Kinchega National Park
What we're doing
Park management activities
Kinchega National Park has management strategies in place to protect and conserve the values of this park. Visit the detailed park and fire management documents. Here is just some of the work we’re doing to conserve these values:
Kinchega National Park embraces programs dedicated to preserving rare, vulnerable, threatened and endangered native species. Programs to maintain biodiversity are in effect within this park and include extensive research and the surveying of identified species. Efforts to minimise threats to such plant, animal and bird species are ongoing.
Recognising the threat dust poses to the Australian landscape, DustWatch is a community program to monitor the extent and severity of wind erosion across the country. It is led by scientists from the Office of Environment and Heritage with support from local observers from government agencies and the community.
Managing weeds, pest animals and other threats
Pests and weeds have a significant impact to the ecosystems within Kinchega National Park. Pest reduction of introduced species, such as goats, as well as carrying out risk assessments for new and emerging weeds, is an important part of the work NPWS does to protect the biodiversity values of this park.
The NSW government has an obligation to control feral animal populations in NSW national parks. One of the most effective and humane techniques for achieving this is aerial shooting, carried out by experts who have been accredited by the Feral Animal Aerial Shooting Team (FAAST) training program.
Historic heritage in our parks and reserves
The historic heritage of Kinchega National Park is preserved through a variety of NPWS programs that embrace its pastoral and cultural past. Heritage revitalisation, history interpretation and documentary surveying projects are ongoing in this park, along with the implementation of conservation plans. Continuing interpretation of Aboriginal heritage is also conducted in conjunction with local land councils and the Aboriginal community.
Are you a history buff longing for an outlet? Have you ever considered volunteering as a guide to share local heritage with visitors to your area? NSW National Parks invites you to join us in helping to keep our state’s precious cultural and historic sites open to the public. Becoming a historic and cultural heritage volunteer will give you an opportunity to offer guided tours and share local history with visitors.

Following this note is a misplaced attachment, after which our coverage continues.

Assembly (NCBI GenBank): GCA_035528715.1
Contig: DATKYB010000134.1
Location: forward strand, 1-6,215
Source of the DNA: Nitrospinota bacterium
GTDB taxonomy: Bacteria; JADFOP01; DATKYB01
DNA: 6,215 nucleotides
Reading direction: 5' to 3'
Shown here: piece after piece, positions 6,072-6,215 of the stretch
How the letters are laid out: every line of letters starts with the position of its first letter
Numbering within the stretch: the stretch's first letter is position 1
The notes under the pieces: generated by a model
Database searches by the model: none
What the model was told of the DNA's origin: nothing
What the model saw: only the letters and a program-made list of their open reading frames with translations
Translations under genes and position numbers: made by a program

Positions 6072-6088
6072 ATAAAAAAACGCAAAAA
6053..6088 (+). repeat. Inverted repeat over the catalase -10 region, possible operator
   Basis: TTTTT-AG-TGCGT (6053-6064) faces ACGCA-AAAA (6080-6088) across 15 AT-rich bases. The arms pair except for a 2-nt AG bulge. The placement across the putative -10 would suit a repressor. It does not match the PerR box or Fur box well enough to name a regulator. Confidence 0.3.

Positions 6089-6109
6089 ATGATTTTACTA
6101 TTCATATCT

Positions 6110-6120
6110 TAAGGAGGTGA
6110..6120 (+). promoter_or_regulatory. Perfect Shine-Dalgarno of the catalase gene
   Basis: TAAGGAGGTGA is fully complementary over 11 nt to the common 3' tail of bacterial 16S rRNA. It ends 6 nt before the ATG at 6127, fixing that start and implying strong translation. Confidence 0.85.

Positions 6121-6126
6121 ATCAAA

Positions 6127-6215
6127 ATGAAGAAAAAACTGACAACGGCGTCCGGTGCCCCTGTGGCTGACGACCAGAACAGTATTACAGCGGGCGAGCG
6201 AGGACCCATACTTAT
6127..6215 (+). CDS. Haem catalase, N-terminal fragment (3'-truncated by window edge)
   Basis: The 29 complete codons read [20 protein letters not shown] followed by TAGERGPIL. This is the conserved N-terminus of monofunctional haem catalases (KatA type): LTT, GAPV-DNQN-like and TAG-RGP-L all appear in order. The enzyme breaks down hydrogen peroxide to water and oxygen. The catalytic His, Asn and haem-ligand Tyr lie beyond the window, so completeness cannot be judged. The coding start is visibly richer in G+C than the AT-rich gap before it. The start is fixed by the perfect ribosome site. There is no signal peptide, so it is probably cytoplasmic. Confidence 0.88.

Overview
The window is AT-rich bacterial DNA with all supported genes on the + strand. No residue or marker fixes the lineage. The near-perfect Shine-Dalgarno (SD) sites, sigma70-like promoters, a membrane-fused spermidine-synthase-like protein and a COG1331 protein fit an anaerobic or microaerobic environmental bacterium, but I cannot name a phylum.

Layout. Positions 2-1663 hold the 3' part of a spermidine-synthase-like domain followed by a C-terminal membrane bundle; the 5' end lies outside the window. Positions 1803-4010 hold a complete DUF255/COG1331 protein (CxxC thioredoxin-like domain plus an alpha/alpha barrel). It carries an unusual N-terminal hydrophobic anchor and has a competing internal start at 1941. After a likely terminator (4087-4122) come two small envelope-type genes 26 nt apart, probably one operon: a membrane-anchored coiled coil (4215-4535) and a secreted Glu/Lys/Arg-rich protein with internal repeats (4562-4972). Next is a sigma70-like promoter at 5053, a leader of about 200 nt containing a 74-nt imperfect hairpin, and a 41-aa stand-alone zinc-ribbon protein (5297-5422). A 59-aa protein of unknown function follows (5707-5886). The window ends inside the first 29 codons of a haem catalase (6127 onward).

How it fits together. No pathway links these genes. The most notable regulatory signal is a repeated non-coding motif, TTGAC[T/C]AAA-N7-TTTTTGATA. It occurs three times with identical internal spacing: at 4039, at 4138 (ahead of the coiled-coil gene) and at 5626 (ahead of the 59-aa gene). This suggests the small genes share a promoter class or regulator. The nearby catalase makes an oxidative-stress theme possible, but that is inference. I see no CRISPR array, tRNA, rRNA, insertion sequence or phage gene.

Developing visitor facilities and experiences
Kinchega National Park works to keep its visitors safe and informed, and this extends to issues of signage. Displaying up to date, easily understandable and interpretive signage is an ongoing priority in this park.
Conserving our Aboriginal culture
Kinchega National Park boasts abundant cultural values and is extremely important to Aboriginal people. NPWS works with local Aboriginal land councils on decision-making regarding the interpretation of cultural sites within the park. Site conservation and maintenance of interpretive signage are ongoing, and efforts continue to enhance the recognition of the park’s Aboriginal heritage.
NPWS is working with the Menindee Aboriginal Elders Council to protect the age-old Aboriginal heritage of this region through the Kinchega National Park Memorandum of Understanding and Joint Management Program.
NSW is one of the most bushfire prone areas in the world as a result of our climate, weather systems, vegetation and the rugged terrain. NPWS is committed to maintaining natural and cultural heritage values and minimising the likelihood and impact of bushfires via a strategic program of fire research, fire planning, hazard reduction, highly trained rapid response firefighting crews and community alerts.
Bushfires are inevitable across fire-prone vegetation types within NSW national parks. NPWS prepares for wildfires by working with other fire agencies, reserve neighbours and the community to ensure protection of life, property and biodiversity. Every park has its own fire management strategy, devised in consultation with partner fire authorities and the community to plan and prioritise fire management.
- in the Outback NSW region
Kinchega National Park is always open but may have to close at times due to poor weather or fire danger.
Park entry fees:
$8 per vehicle per day. The park has a pay and display envelope payment system - please bring correct coins.Buy annual pass
Broken Hill office
08 8084 2880
Contact hours: Monday to Friday, 8.30am to 4.30pm. Closed 1pm to 2pm.
- 183 Argent Street, Broken Hill NSW 2880
- Broken Hill office
Donate to NSW National Parks
Valuable conservation work is being done in our national parks through the Foundation for National Parks and Wildlife, a not-for-profit organisation with the mission to care for Australia’s native plants, animals and cultural heritage.